In patients with the adrenogenital syndrome, a single intramuscular injection of 40 mg every two weeks may be adequate. For maintenance of patients with rheumatoid arthritis , the weekly intramuscular dose will vary from 40 to 120 mg. The usual dosage for patients with dermatologic lesions benefited by systemic corticoid therapy is 40 to 120 mg of methylprednisolone acetate administered intramuscularly at weekly intervals for one to four weeks. In acute severe dermatitis due to poison ivy, relief may result within 8 to 12 hours following intramuscular administration of a single dose of 80 to 120 mg. In chronic contact dermatitis, repeated injections at 5 to 10 day intervals may be necessary. In seborrheic dermatitis, a weekly dose of 80 mg may be adequate to control the condition.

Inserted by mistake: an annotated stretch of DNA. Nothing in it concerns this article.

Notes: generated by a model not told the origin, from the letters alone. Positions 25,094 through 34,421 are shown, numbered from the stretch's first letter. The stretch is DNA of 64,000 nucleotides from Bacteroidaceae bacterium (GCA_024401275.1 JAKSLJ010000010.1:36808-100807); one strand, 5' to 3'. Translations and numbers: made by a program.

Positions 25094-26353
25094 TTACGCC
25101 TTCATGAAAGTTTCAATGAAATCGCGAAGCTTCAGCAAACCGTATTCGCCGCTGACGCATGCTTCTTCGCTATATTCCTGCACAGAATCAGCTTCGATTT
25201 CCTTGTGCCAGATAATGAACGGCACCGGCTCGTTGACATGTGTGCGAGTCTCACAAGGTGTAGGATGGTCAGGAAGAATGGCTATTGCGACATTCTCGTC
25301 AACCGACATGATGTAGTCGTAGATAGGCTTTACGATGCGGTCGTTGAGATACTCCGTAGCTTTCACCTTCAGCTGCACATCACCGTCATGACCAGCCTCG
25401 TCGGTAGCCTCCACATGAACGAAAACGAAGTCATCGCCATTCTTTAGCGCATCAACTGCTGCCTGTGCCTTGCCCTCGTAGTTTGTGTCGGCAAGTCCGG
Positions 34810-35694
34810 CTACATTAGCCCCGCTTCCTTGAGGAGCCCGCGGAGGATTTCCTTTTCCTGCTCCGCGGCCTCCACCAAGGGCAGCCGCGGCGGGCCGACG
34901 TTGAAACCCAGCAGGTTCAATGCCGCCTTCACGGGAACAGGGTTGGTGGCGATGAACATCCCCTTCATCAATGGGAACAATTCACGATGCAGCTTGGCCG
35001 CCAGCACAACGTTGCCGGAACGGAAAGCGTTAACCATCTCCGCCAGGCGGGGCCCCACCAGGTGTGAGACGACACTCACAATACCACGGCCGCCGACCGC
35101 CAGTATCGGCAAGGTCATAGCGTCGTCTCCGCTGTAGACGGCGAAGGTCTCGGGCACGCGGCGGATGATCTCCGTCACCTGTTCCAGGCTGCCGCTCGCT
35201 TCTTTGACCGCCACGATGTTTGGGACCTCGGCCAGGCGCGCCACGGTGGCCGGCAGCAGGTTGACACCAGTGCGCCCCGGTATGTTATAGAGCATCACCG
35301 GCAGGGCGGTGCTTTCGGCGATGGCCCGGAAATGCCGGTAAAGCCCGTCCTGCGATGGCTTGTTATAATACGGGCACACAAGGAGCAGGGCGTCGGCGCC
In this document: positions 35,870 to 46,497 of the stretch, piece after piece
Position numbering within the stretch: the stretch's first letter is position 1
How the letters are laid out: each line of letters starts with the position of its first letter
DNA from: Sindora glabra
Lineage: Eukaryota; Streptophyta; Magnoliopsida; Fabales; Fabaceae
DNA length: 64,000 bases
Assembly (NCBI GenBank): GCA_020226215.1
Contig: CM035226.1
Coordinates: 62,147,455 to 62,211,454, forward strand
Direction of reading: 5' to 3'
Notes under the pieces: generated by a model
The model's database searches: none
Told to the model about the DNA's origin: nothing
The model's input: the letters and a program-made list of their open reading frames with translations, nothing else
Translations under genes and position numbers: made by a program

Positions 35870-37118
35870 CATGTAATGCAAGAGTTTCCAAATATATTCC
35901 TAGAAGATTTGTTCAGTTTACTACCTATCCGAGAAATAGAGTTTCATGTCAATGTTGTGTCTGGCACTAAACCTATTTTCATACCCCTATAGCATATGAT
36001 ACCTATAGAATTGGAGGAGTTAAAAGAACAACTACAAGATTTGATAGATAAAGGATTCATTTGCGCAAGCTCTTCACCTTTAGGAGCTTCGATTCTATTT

Skin graft or skin flap. Skin grafts or skin flaps are done after the scar tissue is removed. Skin grafts involve replacing or attaching skin to a part of the body that is missing skin. Skin grafts are performed by taking a piece of healthy skin from another area of the body (called the donor site) and attaching it to the needed area. Skin flaps are similar to skin grafts, where a part of the skin is taken from another area, but with the skin flaps, the skin that is retrieved has its own blood supply. The section of skin used includes the underlying blood vessels, fat, and muscles. Flaps may be used when the area that is missing the skin does not have a good supply of blood because of the location or because of damage to the vessels.